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Nintendo PlayStation: Ultra-rare prototype sells for £230,000


A video game controller that looks nearly identical to well-known 1990s Super Nintendo - but that says Sony Playstation on it

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Heritage Auctions

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This may look like a 1992 Super Nintendo controller – except it’s for a Sony Playstation

The only “Nintendo PlayStation” ever publicly auctioned has sold for $300,000 (£230,700).

The ultra-rare prototype was the offspring of a short-lived collaboration between Nintendo and Sony, and was supposed to add CD-ROM support to the Super Nintendo.

Sony went on to create its own wildly successful PlayStation brand.

Heritage Auctions said it might be the last remaining Nintendo prototype, as the others were probably destroyed.

The online bidder will end up paying $360,000 (£276,900) once the auction house’s “buyer’s premium” is added.

Its mysterious history led to the prototype gaining near-mythical status in gaming history.

“People had kind of heard about this story – Nintendo and Sony partnering up to make the next, or the sequel to, the Super Nintendo,” said Conor Clarke of the National Videogame Museum in Sheffield.

“But nobody really had confirmation that it existed. So it was mythical.”

That status, he said, may explain why it is now the most expensive gaming object ever.

Cash in the attic

Made in 1992, the Super NES CD-ROM was modelled after the successful Super Nintendo Entertainment System (Snes) – but with a disc drive in the base.

It was rumoured to play both Snes cartridges and CD-based games, although no official games were ever released using the CD drive.

However, the console does work. The auctioneers tested it with a Snes Mortal Kombat cartridge and “played a couple of rounds”. In addition, the disc drive plays audio CDs.

Most gamers had never seen the console until it was fished out of Terry Diebold’s attic by his son.

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Heritage auctions

Mr Diebold purchased several boxes in an auction when his employer, Advanta, went under.

He once said in an interview he had been buying some of the company’s dinner plates and cutlery – but the lot contained other boxes, including the ultra-rare game console.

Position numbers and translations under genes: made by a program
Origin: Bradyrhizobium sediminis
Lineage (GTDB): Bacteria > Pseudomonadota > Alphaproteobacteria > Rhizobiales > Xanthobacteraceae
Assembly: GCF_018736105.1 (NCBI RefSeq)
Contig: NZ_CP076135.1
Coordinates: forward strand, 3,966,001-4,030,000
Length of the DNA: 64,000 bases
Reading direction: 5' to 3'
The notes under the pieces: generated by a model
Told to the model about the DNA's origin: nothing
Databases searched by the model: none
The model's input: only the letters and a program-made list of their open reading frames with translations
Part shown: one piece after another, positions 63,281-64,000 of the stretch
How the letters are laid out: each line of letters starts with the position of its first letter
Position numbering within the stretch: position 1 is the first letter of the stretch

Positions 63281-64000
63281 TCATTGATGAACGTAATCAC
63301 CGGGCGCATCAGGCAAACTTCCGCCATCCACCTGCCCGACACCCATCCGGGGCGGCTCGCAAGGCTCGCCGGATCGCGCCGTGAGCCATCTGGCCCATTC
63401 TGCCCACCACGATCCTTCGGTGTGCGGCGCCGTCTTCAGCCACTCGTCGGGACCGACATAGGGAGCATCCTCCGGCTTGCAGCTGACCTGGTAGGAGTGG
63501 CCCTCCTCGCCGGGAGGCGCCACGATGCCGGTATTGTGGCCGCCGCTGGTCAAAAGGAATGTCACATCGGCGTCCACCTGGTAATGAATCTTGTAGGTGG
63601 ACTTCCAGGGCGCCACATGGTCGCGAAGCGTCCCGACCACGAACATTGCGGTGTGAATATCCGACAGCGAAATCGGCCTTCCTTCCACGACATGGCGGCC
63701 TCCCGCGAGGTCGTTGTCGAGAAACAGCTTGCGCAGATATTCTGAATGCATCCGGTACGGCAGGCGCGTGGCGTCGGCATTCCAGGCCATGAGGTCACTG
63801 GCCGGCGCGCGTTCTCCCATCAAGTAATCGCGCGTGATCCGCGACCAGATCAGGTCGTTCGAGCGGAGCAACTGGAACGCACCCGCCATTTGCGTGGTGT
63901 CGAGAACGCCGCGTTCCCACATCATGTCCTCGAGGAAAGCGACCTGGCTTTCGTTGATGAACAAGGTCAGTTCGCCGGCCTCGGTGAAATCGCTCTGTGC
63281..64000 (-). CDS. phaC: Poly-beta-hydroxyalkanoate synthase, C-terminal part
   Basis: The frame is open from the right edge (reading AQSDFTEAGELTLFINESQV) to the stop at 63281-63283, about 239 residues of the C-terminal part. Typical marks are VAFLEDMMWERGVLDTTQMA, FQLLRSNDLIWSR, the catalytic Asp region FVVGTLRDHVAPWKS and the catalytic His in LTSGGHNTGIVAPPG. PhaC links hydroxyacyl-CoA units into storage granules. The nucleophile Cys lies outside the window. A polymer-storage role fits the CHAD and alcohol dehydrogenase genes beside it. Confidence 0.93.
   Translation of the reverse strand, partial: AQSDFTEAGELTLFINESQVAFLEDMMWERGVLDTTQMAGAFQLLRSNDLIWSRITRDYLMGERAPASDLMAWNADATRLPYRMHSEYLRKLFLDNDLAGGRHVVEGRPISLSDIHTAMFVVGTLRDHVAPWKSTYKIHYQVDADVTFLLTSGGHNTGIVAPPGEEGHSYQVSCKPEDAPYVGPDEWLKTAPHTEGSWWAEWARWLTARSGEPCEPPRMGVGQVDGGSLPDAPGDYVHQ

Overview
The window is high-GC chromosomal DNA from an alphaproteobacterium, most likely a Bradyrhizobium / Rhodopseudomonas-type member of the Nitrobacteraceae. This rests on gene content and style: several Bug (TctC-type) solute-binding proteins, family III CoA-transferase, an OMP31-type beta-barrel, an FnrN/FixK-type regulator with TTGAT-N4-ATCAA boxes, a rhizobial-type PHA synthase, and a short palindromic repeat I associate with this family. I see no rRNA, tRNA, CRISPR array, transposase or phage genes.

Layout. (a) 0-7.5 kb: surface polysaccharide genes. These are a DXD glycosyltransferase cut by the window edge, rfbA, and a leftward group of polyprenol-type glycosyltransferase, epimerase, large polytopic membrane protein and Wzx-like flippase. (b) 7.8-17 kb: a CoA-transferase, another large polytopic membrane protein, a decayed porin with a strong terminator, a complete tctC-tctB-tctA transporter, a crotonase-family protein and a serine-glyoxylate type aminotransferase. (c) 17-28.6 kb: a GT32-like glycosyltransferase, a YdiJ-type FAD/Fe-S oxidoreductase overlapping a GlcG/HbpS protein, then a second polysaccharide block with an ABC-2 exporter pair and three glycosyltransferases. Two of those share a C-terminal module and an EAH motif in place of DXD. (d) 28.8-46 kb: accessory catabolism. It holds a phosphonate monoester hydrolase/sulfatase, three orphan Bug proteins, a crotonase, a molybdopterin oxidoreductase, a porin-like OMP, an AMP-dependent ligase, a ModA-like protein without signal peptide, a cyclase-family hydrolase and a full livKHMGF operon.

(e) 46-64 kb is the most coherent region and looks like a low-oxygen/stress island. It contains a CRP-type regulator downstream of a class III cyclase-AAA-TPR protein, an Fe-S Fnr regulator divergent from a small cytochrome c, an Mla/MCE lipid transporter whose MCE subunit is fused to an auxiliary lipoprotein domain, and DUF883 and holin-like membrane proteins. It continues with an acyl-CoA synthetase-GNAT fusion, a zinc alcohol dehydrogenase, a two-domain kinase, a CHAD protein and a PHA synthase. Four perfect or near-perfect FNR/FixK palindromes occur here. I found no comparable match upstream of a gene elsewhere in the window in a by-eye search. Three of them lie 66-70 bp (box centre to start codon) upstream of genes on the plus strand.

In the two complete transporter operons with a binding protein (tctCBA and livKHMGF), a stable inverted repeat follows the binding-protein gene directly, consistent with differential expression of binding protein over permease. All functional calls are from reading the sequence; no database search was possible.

He paid $75 for everything.

It is thought that it came from the office of Olaf Olaffson, once a top executive at Sony Computer Entertainment, who had worked at Advanta.

The revelation that someone had found evidence of the myth was met with scepticism, Conor Clarke said. That’s until it was repaired, made functional, and started appearing at gaming conventions around the globe.

“Finding that object opened up this whole history, this whole story around the Nintendo and Sony partnership – that before then, had been relatively secret.”

‘A gaming myth’

The story of the Nintendo PlayStation comes from a time when Nintendo was riding high from its success with the Super Nintendo, and there were still a few years until its next major console release.

Several console makers were convinced CDs were the future of gaming, destined to replace the large plastic cartridges of the 1980s. Sega had the 32x and Sega CD systems, while Atari released a CD add-on for the Jaguar.

Nintendo’s collaboration with Sony ended poorly. A day after Sony announced the deal to the world in 1991, Nintendo announced a new partnership with Philips instead.

That decision changed the entire landscape of the gaming industry in the 1990s.

The Philips console, known as the CD-I, was a critical and commercial failure, with the four Nintendo games published for it considered among the worst in the company’s catalogue.

However, Sony went on to release a totally redesigned Sony PlayStation on its own. It became a worldwide sensation, selling more than 100 million consoles – more than double Nintendo’s own mid-90s offering, the N64.

“I don’t think anything really kind of took off until the PlayStation came in and really made gaming cool,” said Conor Clarke.

As for the Nintendo prototype, Mr Clarke said it would be “fantastic” to have it in a museum – even if it’s not his own. And the story behind it is more important than the machine itself.

“The provenance of a video gaming object is really what’s at risk of being lost,” he said. “The human stories behind it, or how it came to be.”

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